Susie White writes on behalf of one of her favourite local groups:
Curlews and lapwings, hay meadows, barn owls and red squirrels. Here in the beautiful landscape of the Allen Valley we are surrounded by abundant wildlife and it’s easy to forget that these are rarities outside this area. The Allen Valleys Wildlife Group was set up to celebrate this, holding regular meetings and events for all. It was originally supported by Wildwatch North Pennines (alongside two others groups in Weardale and Alston Moor) but is now self-funding and thriving.
We’re lucky to have members of the group with specialist knowledge in botany, lichens, birds, insects and art. So we have been able to record species and to survey habitats such as Bell’s Grooves at Allenheads, as well as bringing in speakers from outside. Since the group was set up in 2013 there have been talks on topics as wide ranging as spiders, foraging, moths, trees, birds of prey and making a wildlife garden. Two local wildlife photographers – Mark Charlton and Will Dawes – gave inspiring slide shows of their work and fungi expert Gordon Beakes gave a talk entitled Death(Cap) Valley!
Although the group is often based in the High Forest Centre at Sinderhope, talks are circulated round other venues such as Allendale and Whitfield. Walks out have been to see wading birds on upland fields, barn owls on summer evenings and a memorable study of lichens led by Allendale’s Geoffrey Chaytor showing the huge number of species just between the Marketplace and the Village Hall! One of the group’s aims is to encourage children to learn about and enjoy the natural world so there’s been a bio- blitz and a moth evening including kite making.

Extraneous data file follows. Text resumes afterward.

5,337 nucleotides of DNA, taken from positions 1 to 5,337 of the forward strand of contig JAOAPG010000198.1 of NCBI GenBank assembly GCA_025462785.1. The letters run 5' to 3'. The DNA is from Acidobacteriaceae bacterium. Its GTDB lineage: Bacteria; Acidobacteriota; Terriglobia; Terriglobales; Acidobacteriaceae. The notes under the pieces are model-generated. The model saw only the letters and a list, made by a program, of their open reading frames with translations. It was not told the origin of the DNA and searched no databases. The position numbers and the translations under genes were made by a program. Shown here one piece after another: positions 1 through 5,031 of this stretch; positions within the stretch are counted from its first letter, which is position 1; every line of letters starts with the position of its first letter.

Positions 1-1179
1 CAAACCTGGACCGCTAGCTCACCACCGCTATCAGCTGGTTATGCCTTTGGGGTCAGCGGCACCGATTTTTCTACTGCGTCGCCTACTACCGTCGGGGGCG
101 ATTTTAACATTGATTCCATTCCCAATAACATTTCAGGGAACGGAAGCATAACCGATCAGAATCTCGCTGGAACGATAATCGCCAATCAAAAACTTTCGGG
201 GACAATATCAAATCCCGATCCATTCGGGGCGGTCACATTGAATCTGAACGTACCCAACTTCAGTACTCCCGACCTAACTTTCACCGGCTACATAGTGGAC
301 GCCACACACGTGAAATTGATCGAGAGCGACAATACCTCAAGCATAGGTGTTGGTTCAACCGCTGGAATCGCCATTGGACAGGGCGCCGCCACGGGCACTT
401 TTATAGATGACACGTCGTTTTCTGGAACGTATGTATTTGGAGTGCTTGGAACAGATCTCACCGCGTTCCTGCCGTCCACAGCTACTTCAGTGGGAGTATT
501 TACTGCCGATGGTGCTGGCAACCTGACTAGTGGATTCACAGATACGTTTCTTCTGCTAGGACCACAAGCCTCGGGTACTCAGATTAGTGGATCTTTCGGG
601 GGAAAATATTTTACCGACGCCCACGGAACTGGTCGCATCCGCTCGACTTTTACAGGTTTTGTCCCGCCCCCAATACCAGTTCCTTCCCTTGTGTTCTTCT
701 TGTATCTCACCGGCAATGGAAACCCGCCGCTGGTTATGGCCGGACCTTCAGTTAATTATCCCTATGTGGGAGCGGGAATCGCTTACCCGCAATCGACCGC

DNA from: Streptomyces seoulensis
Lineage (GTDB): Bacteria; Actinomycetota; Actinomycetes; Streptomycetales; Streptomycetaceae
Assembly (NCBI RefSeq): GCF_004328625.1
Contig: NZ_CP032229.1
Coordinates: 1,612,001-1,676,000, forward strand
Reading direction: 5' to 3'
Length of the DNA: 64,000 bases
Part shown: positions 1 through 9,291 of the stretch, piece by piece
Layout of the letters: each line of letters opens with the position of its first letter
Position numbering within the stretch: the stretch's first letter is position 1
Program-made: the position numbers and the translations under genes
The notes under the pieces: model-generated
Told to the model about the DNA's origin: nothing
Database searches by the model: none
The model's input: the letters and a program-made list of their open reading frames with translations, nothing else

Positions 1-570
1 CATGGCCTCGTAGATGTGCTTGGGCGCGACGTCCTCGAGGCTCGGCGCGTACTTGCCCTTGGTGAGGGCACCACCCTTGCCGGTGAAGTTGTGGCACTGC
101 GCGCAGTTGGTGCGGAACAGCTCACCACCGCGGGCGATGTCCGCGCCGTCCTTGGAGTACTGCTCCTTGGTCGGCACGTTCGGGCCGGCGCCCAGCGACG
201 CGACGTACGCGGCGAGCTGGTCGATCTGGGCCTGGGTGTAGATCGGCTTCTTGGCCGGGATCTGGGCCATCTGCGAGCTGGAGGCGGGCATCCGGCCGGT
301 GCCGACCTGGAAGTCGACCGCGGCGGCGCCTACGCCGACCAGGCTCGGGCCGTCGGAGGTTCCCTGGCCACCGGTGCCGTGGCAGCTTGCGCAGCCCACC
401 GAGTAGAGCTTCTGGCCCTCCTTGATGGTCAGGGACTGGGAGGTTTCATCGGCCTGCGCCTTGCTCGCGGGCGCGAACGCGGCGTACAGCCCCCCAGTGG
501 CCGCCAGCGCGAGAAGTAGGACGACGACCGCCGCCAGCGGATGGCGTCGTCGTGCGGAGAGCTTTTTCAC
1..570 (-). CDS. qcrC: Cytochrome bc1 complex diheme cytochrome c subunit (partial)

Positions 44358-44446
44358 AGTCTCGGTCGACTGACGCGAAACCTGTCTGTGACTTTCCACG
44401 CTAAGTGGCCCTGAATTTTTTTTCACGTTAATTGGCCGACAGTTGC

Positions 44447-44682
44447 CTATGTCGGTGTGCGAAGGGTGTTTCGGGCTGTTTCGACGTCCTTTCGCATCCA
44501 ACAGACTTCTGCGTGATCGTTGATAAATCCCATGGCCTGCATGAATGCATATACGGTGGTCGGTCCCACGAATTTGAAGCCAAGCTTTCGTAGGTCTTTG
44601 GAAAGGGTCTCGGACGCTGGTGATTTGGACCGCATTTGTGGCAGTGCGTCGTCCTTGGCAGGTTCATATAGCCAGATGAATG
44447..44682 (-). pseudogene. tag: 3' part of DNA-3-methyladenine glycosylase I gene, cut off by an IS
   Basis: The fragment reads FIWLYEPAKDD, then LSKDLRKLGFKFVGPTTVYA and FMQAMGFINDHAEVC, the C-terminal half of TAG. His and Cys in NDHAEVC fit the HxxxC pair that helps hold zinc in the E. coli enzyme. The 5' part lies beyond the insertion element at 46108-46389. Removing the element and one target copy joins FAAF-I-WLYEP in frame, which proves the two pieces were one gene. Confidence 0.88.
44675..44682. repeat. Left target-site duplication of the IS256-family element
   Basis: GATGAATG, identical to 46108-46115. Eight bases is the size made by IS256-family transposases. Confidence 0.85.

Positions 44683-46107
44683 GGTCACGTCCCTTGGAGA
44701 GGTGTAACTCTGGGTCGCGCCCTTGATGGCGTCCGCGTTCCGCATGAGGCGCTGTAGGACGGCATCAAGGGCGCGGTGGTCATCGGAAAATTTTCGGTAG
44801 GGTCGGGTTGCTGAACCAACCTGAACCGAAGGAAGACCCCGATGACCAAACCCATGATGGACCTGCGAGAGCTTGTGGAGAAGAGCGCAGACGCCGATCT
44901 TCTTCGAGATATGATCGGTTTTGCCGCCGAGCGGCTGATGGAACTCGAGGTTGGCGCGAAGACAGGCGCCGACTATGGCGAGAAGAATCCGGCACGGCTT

Planned talks for this year include the flora of Upper Teesdale, the birds of Geltsdale, red squirrels and dragonflies. For events there will be an Explore Nature day, a biohunt and a storytelling walk with Malcolm Green. Posters are put up in the post office, Co-op and the Forge, there are notices in the Allen Valley Notes in the Courant and the group has its own Facebook page. There’s tea and coffee and talks are usually free; instead there’s a popular raffle which helps to fund speakers and events.
Coming to the Sinderhope centre on a spring evening the air is filled with the sound of lapwings calling as they dip and dive over the fields and curlews bubbling as they skim over the valley. They breed on Robert Philipson’s farm and on Tuesday Feb 12th at 7 pm Robert will give a talk about his life as a farmer. Robert won the North Pennines AONB’s Pendlebury Award for his contribution to protecting nature and the environment and he walks his fields in spring to mark the nests of the wading birds so that they are not damaged. Anyone who knows Robert will know it will be an entertaining evening, not only about his care for the wildlife on his farm but also for his sense of humour.